High Bandwidth Memory (HBM) 




High Bandwidth Memory (HBM)

To provide the massive amounts of memory required for AI applications, chipmakers have turned to high-bandwidth memory (HBM) – a high-performance, low-latency architecture built from stacks of advanced DRAM. While innovation in DRAM chips is important, the density and bandwidth behind HBM is realized through advanced 3D packaging. Applied Materials® is a leader in the materials engineering technologies needed to support the industry’s growing adoption of HBM.

The HBM manufacturing flow requires many key materials engineering steps, including the formation of interconnect pillars and through-silicon vias (TSVs) on both the front and back side of the wafer.

Applied Materials has developed dielectric and metal deposition technologies that enable higher-aspect-ratio TSVs and provide better coverage within via trenches. Our Producer InVia 2 CVD system uses a propriety process that enables low-temperature deposition of a uniform dielectric liner that precisely follows the geometry of the via sidewalls. Similarly, our Endura Ventura™ 2 PVD system increases the control of metal deposition to ensure good coverage of the barrier-seed layers, which delivers higher electrical performance and reliability.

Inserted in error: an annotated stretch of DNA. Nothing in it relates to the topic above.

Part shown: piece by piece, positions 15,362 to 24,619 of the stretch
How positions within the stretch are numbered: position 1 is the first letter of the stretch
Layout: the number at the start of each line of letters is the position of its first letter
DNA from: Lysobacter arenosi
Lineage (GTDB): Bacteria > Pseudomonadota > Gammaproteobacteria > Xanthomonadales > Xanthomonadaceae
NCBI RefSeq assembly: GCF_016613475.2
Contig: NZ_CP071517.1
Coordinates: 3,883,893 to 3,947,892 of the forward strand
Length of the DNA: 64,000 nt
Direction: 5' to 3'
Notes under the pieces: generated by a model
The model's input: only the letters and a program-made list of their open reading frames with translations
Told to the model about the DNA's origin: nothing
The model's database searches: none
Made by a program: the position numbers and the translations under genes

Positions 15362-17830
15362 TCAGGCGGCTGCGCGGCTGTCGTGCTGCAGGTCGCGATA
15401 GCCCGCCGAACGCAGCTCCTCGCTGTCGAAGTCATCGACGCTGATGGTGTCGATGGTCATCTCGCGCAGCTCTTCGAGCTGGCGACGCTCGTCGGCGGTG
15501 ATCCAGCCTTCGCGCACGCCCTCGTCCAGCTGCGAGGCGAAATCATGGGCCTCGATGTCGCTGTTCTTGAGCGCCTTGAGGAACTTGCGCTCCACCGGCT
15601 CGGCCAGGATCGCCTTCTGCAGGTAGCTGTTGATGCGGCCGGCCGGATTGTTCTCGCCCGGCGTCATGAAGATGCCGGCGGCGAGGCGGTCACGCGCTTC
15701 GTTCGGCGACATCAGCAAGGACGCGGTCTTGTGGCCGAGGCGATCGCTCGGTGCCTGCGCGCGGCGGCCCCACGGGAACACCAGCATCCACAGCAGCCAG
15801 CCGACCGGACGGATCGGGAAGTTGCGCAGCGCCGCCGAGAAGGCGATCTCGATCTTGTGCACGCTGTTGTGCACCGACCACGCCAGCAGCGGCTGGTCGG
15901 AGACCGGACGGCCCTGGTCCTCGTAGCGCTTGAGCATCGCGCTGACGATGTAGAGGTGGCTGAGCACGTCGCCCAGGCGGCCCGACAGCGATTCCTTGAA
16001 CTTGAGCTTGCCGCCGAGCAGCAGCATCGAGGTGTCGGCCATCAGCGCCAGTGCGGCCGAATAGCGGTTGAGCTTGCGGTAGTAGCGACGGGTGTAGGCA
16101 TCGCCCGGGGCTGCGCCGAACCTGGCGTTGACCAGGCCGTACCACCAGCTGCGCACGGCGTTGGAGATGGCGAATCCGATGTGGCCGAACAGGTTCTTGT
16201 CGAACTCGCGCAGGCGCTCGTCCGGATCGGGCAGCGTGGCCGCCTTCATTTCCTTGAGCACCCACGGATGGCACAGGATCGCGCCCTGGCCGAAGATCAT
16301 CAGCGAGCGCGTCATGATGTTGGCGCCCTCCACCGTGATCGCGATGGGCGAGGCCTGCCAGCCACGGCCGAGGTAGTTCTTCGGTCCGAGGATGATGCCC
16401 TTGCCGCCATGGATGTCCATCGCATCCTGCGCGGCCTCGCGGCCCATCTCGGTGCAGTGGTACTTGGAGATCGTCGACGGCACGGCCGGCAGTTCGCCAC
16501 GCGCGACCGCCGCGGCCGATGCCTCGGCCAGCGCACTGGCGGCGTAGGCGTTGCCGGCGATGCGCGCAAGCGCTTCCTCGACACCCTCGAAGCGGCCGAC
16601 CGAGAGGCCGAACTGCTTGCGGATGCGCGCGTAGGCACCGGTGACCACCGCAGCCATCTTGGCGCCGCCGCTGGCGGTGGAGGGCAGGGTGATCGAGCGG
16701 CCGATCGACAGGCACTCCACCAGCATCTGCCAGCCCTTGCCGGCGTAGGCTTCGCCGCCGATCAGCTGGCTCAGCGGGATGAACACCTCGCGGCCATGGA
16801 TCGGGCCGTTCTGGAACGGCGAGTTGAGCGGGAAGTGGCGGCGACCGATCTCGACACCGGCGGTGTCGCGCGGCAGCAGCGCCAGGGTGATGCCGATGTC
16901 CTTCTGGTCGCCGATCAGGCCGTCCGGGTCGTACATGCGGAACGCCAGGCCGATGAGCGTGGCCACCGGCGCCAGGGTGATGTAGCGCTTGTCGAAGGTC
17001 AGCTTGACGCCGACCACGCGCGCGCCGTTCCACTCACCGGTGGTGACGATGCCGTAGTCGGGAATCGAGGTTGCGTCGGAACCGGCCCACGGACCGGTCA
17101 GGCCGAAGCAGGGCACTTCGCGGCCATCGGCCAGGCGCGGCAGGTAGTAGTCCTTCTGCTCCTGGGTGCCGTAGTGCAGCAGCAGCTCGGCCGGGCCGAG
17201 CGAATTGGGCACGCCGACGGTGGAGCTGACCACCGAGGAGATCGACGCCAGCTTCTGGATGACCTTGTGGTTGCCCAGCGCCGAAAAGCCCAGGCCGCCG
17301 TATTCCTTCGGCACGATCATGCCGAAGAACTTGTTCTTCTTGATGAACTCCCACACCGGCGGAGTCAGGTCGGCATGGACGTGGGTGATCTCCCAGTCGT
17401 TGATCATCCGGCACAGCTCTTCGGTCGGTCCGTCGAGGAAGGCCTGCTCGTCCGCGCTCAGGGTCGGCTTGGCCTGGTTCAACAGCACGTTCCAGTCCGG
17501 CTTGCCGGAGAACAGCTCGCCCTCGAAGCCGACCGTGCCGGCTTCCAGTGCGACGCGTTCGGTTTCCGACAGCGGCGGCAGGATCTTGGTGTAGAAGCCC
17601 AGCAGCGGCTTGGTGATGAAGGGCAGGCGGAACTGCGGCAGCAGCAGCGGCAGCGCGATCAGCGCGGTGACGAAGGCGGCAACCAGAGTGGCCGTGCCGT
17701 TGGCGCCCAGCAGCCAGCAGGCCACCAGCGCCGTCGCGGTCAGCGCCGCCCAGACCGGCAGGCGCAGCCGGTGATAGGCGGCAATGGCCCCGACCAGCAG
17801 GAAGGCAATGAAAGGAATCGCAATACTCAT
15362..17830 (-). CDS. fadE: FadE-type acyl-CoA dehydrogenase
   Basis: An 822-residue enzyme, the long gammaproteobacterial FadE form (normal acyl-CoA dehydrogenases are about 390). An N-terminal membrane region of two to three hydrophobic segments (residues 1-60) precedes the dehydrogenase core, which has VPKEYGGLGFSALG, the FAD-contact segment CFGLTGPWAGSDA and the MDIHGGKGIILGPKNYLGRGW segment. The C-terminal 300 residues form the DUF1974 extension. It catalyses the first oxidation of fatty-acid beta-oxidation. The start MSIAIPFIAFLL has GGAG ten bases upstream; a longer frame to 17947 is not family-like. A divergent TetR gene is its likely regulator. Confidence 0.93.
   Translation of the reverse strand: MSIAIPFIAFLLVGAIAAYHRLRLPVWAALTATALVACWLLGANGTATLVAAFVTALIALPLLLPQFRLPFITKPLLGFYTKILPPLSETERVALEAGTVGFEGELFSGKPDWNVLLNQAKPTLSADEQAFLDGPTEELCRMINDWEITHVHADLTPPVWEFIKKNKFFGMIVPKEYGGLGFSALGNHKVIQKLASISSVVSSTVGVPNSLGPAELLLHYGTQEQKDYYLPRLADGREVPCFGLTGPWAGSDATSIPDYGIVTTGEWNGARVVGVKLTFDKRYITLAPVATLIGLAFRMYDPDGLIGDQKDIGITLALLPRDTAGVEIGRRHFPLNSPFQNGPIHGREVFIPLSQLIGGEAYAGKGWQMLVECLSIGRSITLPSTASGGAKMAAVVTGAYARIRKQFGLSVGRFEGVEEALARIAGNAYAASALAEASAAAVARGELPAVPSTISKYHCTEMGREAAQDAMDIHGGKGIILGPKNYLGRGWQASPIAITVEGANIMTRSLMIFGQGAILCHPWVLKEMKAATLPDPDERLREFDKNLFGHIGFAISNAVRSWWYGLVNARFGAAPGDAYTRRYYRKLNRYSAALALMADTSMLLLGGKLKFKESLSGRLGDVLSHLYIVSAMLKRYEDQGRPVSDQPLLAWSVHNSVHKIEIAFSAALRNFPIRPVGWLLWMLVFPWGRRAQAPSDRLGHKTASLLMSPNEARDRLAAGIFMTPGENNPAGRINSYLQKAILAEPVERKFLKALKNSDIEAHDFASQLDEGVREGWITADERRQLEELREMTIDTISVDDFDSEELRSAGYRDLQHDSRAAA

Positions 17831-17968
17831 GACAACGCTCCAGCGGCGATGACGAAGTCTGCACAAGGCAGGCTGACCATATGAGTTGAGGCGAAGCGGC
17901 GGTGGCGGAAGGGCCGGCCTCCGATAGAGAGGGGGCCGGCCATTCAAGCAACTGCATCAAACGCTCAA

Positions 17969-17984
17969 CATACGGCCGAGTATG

Besides TSVs, micro-bump pillars are critical to the electrical and thermal performance of HBM stacks. While there has been significant innovation in reducing both the dimension and pitch of micro-bumps, contact resistance grows exponentially as these bumps and their corresponding bond pads shrink in size. The combination of our unique Volaris preclean technology and our industry-leading under-bump metallization PVD helps reduce contact resistance and parasitic power while improving bump reliability. In conjunction with Applied Materials's Nokota ECD, we have significant positions for micro-bump fabrication at leading customers. 

Another growing challenge with HBM processing is the stacking of very thin dies, which can be impeded by die warpage and bowing. Our Producer Avila PECVD system deposits a thin dielectric film on the back side of the wafer at low temperature, allowing chipmakers to control warpage by modulating the stress of the film.


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